I’m not one inclined to believe that necessarily (at least not with the technology today). Although I did read that the Air Force will, this year for the first time, train more UAV pilots than fighter pilots, I think there will always be a role for fighter pilots in combat. Why? Because of the air superiority role. UAVs – drones if you prefer – can fulfill the close air support role, and even a tactical and strategic bombing role. But, at least with the technology we have today, I simply can’t see an unmanned “fighter” having the advantage over a manned fighter in the air superiority role.
And without air superiority, you don’t fly UAVs.
Here’s someone who agrees with Mullen:
I guess I’m with Mullen; there are currently jobs that manned warplanes can do that drones can’t perform (human pilots are more visually capable than even the best drones, for example), but a) drones are getting better, b) drones are so much cheaper, and c)taking the pilot out means that you can do a lot of funky, interesting things with an advanced airframe. This isn’t to say that the F-35 (or even the F-22) have no role; they’ll continue to be useful frames for the jobs they’re intended to do for a substantial period of time. But I don’t think there’s a next “next generation” of fighter aircraft.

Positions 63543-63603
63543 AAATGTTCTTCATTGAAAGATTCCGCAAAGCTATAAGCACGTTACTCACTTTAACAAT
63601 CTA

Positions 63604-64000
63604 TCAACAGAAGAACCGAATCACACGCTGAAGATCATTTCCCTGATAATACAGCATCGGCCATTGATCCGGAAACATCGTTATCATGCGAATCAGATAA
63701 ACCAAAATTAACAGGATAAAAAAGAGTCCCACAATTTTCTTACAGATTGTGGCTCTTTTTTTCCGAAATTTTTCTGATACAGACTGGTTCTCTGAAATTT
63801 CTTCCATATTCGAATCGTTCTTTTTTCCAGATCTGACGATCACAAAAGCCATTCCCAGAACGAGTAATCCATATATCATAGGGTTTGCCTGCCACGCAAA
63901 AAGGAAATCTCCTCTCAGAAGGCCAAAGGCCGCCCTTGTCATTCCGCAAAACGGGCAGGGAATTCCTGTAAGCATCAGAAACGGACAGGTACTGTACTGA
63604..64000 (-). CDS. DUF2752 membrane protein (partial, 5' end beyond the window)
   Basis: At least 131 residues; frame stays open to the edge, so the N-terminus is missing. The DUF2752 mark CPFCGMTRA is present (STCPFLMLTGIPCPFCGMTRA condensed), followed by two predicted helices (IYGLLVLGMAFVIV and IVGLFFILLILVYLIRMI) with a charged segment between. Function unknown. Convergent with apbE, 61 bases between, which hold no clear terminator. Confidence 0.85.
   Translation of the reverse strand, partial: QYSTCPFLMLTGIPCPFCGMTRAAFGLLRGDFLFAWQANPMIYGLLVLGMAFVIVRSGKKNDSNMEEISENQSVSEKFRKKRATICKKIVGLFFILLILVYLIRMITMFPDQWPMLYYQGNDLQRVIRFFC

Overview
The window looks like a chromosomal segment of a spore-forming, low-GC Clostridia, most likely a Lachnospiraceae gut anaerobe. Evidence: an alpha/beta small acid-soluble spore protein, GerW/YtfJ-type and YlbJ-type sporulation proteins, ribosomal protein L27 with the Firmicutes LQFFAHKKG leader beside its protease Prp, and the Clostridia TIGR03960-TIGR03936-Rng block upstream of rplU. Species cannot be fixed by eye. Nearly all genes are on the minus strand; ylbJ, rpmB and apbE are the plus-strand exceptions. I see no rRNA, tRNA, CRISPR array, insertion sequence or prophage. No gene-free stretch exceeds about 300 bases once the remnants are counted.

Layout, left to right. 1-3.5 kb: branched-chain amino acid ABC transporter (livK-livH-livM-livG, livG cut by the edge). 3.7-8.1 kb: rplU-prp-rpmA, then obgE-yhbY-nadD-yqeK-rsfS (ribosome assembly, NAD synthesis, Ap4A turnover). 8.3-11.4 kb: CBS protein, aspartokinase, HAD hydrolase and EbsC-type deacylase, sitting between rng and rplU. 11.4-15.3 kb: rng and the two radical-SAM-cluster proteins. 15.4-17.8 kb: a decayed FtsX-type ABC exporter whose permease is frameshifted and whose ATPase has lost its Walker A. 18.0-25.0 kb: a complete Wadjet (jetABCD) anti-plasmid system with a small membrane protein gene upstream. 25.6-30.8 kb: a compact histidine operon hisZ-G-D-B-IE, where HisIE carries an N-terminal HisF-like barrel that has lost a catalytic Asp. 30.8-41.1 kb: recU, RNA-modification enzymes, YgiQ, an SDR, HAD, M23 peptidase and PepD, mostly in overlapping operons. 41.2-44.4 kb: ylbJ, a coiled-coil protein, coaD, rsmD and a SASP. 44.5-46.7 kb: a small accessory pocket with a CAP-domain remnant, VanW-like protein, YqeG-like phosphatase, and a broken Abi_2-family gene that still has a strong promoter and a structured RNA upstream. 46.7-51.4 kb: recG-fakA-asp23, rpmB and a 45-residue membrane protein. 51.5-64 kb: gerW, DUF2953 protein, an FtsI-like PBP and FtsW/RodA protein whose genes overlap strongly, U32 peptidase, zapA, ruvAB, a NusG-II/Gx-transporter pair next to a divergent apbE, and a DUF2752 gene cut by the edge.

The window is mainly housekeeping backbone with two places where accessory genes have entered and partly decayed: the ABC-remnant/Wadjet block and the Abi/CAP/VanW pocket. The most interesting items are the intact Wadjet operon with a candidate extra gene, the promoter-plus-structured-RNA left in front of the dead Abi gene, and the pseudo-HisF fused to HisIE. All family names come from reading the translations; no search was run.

Addressing b) above, things like this don’t help the manned fighter side. But then “cheap” doesn’t always translate into “most effective” either.
A very interesting exchange. Below is a transcript from the recent Senate Armed Services Committee hearing about the legal treatment of terrorism suspects. It is between Sen Mel Martinez and Defense Department General Counsel Jeh Johnson. Don’t forget that Johnson’s remarks reflect the current administration’s policy concerning these suspects [emphasis added]: